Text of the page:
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Beauty

How to take care of your skin even when you have a cold 

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Because who has the energy for a complete skin care routine when they’re sick?

woman looking in mirror

A cold can wreak havoc on your entire body, from a stuffed-up nose to achiness, and your skin can really feel the effects. “I think the most common thing is irritation of the nose from using tissues, and dry, irritated skin from the medicines that you’re using,” says Jennifer David, DO, a dermatologist at Schweiger Dermatology Group in Bala Cynwyd, PA. “If you’re using decongestant, that can sometimes dry out your skin.”

You know to rest and drink plenty of fluids to fight a cold, but your skin may need some extra love as well. If you don’t have the energy to do your complete skin care routine, no sweat—the best way to treat your skin when you’re sick is to keep the routine simple. Focus on these tips while the rest of your body recovers.

Use a creamy cleanser

“Focus on just a great cleanser and moisturizing system to keep your skin hydrated,” Dr. David advises. Choose a gentle, creamy cleanser over a foamy or gel formula; those can strip skin of its natural hydrating oils, she explains. Use lukewarm water when washing your face, and apply a face cream immediately after to seal in the moisture.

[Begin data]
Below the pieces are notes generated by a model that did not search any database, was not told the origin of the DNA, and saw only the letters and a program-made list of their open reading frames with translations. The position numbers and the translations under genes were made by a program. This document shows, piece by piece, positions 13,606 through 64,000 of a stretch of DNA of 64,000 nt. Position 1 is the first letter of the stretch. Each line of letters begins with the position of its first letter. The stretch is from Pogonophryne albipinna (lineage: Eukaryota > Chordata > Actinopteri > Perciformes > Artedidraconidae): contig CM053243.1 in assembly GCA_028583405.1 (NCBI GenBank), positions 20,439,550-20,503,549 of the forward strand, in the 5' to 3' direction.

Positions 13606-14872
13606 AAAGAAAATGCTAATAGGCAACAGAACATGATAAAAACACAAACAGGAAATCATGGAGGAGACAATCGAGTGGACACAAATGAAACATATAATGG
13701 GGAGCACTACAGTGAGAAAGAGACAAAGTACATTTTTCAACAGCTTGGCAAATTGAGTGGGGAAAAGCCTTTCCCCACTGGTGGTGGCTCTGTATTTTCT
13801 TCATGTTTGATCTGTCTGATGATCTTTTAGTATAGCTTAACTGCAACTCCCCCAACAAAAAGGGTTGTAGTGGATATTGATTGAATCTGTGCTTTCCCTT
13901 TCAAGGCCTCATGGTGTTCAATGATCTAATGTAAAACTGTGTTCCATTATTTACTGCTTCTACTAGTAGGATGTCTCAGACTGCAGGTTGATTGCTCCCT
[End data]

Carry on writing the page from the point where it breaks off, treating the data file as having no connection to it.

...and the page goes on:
Stock up on ceramides

Use a moisturizer that contains ceramides, which fortify your skin barrier to prevent moisture loss and defend skin against the environmental factors. This will help offset any incidental damage from a cold, particularly on the nose and eyes (such as from constantly wiping and blowing your nose with a dry tissue). Those areas can get irritated and the skin barrier can be compromised, Dr. David says. Tip: put some moisturizer in a clean, unused contact case so you can have it on the go.

Surround yourself with moisture

It can be tempting to spend your sick day in a blanket cocoon with the heat on blast, but that indoor heat can exacerbate the already-dry winter air and irritate your skin even more. Use a cool-mist humidifier to bring moisture into the air, which can relieve congestion and help with dry skin.

Slather on ointment

If your nose is so red that you could double as one particularly well-known reindeer, Dr. David recommends using petroleum jelly or ointment to coat both the outside and inside of your nostrils. It makes for a nice barrier that helps you hold onto moisture, she explains, and can also offer some comfort to raw, chapped skin.

Stop exfoliating

When it comes to your serums, face scrubs, exfoliators, and other skin treatments, it’s best to set them aside until you’re better, Dr. David says. Retinoids and vitamin C are powerful ingredients which can be too harsh to use on extra-sensitive skin. And the same goes for chemical exfoliants, like alpha-hydroxy acids, which work to remove dead skin cells from your skin’s surface. Most of the time this serves as a good thing, but when your skin barrier is compromised, it can be a fast track to irritation and redness. Your scrubs and microbead-infused formulas, which use mechanical exfoliation, are also off-limits. Think of it this way: a shortened skin care routine will help you get back in bed faster.